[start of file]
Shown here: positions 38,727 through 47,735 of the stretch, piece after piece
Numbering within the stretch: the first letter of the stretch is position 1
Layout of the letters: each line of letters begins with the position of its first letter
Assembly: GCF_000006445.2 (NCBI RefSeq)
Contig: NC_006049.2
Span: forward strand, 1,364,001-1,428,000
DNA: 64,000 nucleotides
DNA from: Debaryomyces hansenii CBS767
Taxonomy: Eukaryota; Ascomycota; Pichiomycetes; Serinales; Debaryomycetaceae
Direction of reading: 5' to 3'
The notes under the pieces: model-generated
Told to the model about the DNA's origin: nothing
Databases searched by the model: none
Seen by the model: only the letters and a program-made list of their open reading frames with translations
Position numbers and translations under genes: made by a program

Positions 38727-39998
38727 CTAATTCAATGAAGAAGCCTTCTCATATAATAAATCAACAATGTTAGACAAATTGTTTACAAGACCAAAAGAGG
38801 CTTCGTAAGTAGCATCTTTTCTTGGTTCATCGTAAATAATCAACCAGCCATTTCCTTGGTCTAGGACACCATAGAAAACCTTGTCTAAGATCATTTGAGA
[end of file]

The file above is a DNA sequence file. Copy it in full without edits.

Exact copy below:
Shown here: positions 38,727 through 47,735 of the stretch, piece after piece
Numbering within the stretch: the first letter of the stretch is position 1
Layout of the letters: each line of letters begins with the position of its first letter
Assembly: GCF_000006445.2 (NCBI RefSeq)
Contig: NC_006049.2
Span: forward strand, 1,364,001-1,428,000
DNA: 64,000 nucleotides
DNA from: Debaryomyces hansenii CBS767
Taxonomy: Eukaryota; Ascomycota; Pichiomycetes; Serinales; Debaryomycetaceae
Direction of reading: 5' to 3'
The notes under the pieces: model-generated
Told to the model about the DNA's origin: nothing
Databases searched by the model: none
Seen by the model: only the letters and a program-made list of their open reading frames with translations
Position numbers and translations under genes: made by a program

Positions 38727-39998
38727 CTAATTCAATGAAGAAGCCTTCTCATATAATAAATCAACAATGTTAGACAAATTGTTTACAAGACCAAAAGAGG
38801 CTTCGTAAGTAGCATCTTTTCTTGGTTCATCGTAAATAATCAACCAGCCATTTCCTTGGTCTAGGACACCATAGAAAACCTTGTCTAAGATCATTTGAGA